Russia wants to be the top arms exporter in the world by 2020, quadrupling its annual arms sales to about $60 billion per year to other countries. When asked about how much extra they would have to sell yearly, Deputy Prime Minister Dmitry Rogozin said. "It is four times the current amount." This seems quite confident to me. To put these numbers in perspective, the U.S. sold $69.1 billion worth of weaponry to foreign customers last year, according to the U.S. Department of Defense.

Russia became the world's second-largest arms exporter in 2011, generating $13.2 billion in revenues.
Last year, Russia exported $15.2 billion worth of weaponry while adding Afghanistan, Ghana, Oman and Tanzania to a list of about 80 foreign customers.

Hopefully, they don't mix vodka with all extra money they will have from the sales. 

The Red Army Choir

The Red Army Choir, (after the fall of the USSR called the Alexandrov Ensemble after its first director Alexander Alexandrov), is the official choir of the Russian Armed forces. It started out around 1928 as a small group of vocalists, which grew to 300 performers by 1933, including dancers and an orchestra. After Alexandrov died, the group was taken over by his son Boris Alexandrovich Alexandrov. The choir became so well disciplined that he could sometimes leave stage for up to a half hour, with the choir performing perfectly despite his absence. For their discipline, and the generally stellar quality of their musical performance, the group became world renowned.  After the fall of the Soviet Union, the group continued on, only with the renaming of the group.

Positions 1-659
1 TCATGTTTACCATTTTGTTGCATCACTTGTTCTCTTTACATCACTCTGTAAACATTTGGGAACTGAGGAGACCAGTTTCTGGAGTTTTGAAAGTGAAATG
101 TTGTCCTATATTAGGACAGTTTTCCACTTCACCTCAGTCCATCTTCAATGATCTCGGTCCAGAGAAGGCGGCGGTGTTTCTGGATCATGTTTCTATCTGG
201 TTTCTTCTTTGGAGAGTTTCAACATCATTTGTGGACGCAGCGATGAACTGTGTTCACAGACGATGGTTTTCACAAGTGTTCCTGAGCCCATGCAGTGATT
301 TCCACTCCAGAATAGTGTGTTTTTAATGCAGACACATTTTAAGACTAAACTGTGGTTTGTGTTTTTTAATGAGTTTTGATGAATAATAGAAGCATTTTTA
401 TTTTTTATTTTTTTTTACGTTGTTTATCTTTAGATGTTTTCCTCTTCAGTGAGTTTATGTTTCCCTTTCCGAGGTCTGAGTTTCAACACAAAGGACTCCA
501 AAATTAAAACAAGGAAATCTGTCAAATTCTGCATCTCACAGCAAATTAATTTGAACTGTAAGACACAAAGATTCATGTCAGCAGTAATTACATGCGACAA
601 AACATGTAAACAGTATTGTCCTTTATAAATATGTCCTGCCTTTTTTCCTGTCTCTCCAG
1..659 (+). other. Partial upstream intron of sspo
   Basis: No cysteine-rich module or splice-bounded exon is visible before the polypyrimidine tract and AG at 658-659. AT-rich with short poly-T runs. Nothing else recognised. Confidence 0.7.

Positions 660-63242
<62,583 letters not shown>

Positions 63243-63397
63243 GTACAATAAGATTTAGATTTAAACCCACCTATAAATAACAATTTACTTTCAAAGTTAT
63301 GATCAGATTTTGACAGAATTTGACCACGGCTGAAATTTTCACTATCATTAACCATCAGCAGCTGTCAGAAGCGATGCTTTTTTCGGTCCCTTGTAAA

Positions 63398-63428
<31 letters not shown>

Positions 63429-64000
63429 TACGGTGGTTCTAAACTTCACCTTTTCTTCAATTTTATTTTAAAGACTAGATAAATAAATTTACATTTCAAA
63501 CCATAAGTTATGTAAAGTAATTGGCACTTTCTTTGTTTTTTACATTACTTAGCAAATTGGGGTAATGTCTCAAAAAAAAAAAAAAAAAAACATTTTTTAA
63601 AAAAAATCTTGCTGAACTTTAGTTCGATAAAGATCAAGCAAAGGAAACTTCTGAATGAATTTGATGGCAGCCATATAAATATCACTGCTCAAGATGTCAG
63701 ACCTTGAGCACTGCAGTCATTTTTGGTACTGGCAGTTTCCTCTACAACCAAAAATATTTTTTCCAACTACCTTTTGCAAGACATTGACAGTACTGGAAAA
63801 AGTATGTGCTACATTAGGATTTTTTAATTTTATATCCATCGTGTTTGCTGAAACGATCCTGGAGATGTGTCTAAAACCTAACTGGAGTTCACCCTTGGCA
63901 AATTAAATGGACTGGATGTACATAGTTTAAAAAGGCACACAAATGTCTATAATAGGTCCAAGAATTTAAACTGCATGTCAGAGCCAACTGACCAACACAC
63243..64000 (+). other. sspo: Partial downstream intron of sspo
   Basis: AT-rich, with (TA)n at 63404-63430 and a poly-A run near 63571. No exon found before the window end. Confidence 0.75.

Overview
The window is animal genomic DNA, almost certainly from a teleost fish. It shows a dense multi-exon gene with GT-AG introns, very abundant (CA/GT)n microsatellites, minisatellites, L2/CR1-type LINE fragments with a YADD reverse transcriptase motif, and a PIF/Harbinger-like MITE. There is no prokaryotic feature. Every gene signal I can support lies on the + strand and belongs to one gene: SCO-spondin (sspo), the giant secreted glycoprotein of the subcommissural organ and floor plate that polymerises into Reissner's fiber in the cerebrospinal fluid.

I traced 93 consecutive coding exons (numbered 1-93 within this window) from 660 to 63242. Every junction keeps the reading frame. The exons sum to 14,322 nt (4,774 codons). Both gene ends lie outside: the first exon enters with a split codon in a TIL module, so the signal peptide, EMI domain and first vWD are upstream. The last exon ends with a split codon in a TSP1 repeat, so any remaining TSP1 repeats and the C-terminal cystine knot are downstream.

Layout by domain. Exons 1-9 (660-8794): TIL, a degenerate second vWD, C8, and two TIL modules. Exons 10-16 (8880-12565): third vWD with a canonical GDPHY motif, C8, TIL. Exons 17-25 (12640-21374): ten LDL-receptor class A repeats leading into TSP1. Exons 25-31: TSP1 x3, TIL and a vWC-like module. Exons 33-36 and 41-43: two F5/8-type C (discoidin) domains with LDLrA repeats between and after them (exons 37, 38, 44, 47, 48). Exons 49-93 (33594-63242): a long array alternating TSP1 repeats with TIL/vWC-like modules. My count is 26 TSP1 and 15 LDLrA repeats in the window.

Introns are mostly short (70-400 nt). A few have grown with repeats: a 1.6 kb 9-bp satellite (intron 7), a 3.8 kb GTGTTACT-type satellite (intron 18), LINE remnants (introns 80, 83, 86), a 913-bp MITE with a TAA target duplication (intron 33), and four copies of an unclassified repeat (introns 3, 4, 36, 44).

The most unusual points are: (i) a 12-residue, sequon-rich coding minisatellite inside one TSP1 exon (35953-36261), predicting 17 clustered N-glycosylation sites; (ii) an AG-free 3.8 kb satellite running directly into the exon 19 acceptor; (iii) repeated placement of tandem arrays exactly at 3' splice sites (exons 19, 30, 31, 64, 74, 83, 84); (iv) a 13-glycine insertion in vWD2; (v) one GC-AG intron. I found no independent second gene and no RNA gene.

I found out about this group from a youtube video of a performance by the choir in 1992, in the Tchaikovsky Hall, in Moscow. I listened to the first part and just couldn’t stop. The vocals are supremely beautiful and the dancing is really quite interesting (the dancers all maintain a distinctive Russian folk-style dress, and dance with an obvious ballet influence.)

I have linked the video below; it is well worth your time to watch it! 

Have a great Winter break, happy holidays, and a great new year. See you all in class next semester!

Russian Cuisine: Baba Romovaya Cake

      I really like food from all over the world and I have not tasted that much Russian food in my life so far and so I decided to find a recipe. I searched for a long time for something that sounded good to me and I actually found a lot of things but then I saw the Baba Romovaya cake and I knew I wanted to make that. Sadly I have no kitchen supplies since I live in a dorm but as soon as I get home I will be making this cake and a lot more recipes I found like "Rice Kasha with Cheese," "Borsch," and "Ossetrina pod Syrom (a.k.a. Sturgeon Baked with cheese)." Below I have posted the recipe for the yummy cake and a picture of one I didn't bake, hopefully someone else will get to enjoy it this holiday season!

Baba Romovaya cake recipe

3 ea eggs
5 oz flour
5 oz sugar
5 oz cherry juice
2 tbsp rum
4 tbsp rum
2 ea yolks
8 oz cream
1 tbsp starch